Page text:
No, I don’t think it does affect the story, because, as I said, the gods do have all these human traits. They make mistakes, they show themselves not to be completely infallible. I think that’s part of the attraction.

Let’s go through the books you’ve chosen. I noticed that three of the five are about or related to the Trojan War…

Yes. In my opinion the Iliad and the Odyssey are two of the greatest tales ever told. Although the gods are involved, the stories are very much about humans and how humans react to certain situations. They’ve always fascinated me. I went to Troy when I was in my twenties and was completely blown away by the fact that it’s tiny. Going there helped me understand this extraordinary story about Achilles and Hector fighting their way around the walls of Troy seven times. You think a city is huge, but it wasn’t. Two fit young men, even dressed in armour, could quite well have run around the walls seven times, hacking at each other.

How much is left of Troy?

Not a great deal. Of course there’s always the question of “Well, was this the right Troy?” One thing I couldn’t understand when I went there is that you have to drive miles and miles and miles inland to get to it. Then I realized that the whole of the plain was originally sea but has silted up and is now land. For me the whole geographical thing was a fascination.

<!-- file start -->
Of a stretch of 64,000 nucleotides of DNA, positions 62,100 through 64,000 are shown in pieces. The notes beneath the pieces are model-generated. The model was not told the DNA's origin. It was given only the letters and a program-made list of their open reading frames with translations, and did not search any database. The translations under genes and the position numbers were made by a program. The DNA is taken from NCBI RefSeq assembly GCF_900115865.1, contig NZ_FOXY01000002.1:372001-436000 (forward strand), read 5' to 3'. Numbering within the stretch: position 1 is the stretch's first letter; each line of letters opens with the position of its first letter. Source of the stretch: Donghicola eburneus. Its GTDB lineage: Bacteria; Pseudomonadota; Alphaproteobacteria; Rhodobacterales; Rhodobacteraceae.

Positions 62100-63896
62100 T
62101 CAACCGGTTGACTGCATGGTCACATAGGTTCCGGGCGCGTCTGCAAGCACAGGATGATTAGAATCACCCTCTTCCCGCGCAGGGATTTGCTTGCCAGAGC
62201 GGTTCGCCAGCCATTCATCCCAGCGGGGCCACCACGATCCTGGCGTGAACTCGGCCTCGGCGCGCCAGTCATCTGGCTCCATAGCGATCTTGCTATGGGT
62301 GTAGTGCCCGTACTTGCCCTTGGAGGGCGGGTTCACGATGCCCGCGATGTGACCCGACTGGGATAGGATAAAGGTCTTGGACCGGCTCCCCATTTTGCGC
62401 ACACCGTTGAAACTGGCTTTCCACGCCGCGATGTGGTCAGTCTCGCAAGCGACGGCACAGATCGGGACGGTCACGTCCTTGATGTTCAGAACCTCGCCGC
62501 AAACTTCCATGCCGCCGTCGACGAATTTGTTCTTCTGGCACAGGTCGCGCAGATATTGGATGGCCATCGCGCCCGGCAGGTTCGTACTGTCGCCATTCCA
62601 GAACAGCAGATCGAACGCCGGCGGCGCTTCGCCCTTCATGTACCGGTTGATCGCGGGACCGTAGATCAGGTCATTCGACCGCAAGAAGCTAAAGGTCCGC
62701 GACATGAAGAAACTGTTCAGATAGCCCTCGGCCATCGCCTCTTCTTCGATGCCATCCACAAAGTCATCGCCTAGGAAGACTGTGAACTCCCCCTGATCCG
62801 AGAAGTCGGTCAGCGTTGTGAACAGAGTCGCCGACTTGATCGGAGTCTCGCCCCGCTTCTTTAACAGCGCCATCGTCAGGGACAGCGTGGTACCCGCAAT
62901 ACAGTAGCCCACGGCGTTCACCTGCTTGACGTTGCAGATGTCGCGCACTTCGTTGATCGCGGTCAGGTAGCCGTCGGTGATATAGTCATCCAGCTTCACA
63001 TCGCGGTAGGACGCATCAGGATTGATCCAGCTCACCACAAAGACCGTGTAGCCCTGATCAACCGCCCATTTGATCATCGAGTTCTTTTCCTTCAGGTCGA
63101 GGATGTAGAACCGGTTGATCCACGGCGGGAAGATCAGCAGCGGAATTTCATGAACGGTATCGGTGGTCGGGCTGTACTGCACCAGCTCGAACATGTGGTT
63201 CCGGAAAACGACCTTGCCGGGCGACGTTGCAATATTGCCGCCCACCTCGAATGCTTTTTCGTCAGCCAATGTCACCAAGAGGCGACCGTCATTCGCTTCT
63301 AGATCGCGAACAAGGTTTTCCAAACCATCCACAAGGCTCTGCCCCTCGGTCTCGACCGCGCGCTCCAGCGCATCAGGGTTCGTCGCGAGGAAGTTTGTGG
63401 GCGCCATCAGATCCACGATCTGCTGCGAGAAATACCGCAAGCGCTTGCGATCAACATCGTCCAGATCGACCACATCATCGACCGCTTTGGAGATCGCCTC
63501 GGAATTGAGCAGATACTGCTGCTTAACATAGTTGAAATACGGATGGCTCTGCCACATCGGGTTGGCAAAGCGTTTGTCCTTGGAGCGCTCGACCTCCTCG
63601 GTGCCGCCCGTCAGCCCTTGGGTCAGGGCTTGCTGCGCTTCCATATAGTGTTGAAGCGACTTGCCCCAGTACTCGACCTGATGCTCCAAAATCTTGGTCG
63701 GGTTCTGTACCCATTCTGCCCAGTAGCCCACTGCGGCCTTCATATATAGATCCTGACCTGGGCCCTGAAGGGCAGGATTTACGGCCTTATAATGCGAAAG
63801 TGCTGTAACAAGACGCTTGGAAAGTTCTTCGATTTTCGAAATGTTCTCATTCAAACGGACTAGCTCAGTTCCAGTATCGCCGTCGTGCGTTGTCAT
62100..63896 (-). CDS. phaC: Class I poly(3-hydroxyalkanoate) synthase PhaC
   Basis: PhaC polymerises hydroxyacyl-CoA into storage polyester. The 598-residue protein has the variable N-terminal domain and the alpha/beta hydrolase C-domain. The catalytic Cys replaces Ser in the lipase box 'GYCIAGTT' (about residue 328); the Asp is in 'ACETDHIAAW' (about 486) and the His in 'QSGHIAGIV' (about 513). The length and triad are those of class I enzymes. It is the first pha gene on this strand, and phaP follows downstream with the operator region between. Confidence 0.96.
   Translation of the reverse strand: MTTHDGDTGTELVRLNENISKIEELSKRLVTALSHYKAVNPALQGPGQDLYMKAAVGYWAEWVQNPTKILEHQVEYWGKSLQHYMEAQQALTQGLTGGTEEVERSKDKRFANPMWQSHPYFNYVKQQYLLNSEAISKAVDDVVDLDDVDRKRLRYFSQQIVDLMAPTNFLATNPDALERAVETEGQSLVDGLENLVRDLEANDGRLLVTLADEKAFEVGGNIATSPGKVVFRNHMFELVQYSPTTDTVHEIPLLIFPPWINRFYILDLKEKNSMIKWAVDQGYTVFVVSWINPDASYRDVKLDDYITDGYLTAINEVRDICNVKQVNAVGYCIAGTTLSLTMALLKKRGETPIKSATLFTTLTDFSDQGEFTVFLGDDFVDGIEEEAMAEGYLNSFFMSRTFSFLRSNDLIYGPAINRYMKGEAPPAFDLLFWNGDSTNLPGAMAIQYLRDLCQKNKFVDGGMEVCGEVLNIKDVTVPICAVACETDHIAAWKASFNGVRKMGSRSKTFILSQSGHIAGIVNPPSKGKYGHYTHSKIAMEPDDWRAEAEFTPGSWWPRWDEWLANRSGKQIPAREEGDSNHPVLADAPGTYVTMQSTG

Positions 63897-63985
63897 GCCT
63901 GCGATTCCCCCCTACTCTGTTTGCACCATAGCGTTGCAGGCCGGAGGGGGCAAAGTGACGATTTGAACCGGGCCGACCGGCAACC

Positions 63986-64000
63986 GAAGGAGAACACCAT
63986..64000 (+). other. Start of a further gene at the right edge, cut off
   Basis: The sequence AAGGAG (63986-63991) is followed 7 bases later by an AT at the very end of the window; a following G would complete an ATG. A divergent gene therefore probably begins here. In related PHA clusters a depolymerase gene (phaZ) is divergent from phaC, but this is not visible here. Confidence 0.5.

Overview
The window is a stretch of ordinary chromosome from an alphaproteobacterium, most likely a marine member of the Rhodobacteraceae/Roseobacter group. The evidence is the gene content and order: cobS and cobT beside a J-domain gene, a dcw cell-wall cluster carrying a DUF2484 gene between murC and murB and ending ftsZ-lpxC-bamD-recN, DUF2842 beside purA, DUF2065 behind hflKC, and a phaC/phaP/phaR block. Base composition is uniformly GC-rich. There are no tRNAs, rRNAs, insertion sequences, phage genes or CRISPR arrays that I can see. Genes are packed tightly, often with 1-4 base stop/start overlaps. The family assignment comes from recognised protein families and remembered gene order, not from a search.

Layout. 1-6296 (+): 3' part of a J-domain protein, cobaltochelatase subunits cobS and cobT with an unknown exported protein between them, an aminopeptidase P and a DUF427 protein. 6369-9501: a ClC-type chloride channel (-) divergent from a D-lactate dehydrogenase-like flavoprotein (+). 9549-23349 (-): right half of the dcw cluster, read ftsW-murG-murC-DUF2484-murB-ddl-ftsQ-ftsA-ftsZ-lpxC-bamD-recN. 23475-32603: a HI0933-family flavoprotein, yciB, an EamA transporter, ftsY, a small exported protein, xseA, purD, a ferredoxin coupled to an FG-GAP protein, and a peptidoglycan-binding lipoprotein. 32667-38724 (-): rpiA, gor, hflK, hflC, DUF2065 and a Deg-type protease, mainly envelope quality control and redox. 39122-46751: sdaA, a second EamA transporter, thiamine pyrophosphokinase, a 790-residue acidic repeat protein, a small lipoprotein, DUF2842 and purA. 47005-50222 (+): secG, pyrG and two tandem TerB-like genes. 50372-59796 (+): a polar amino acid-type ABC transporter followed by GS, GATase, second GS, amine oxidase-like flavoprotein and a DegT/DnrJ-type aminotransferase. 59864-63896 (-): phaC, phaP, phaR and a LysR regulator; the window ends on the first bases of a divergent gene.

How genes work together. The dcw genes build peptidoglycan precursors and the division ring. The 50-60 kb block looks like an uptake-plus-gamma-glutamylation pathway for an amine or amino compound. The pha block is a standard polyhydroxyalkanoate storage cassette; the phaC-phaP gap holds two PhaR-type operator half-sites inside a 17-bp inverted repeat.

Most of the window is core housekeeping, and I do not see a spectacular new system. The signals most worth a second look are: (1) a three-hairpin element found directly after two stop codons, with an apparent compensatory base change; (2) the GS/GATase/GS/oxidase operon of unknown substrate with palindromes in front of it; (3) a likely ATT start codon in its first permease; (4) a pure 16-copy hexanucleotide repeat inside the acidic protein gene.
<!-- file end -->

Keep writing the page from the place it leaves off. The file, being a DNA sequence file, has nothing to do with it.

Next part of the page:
Let’s talk about the first book you’ve chosen, which is about the greatest Greek hero at Troy, Achilles, and his love affair with another Greek man, Patroclus. It’s called The Song of Achilles

Yes, this is by Madeline Miller who is an American academic. It was her debut novel and it won the Orange Prize. For some reason I came across it when it first came out, before anyone else knew about it, and I absolutely loved it. I really appreciated the deft, spare beauty of the writing and I like the way it came at the story from Patroclus’s point of view.

Tell me about the story.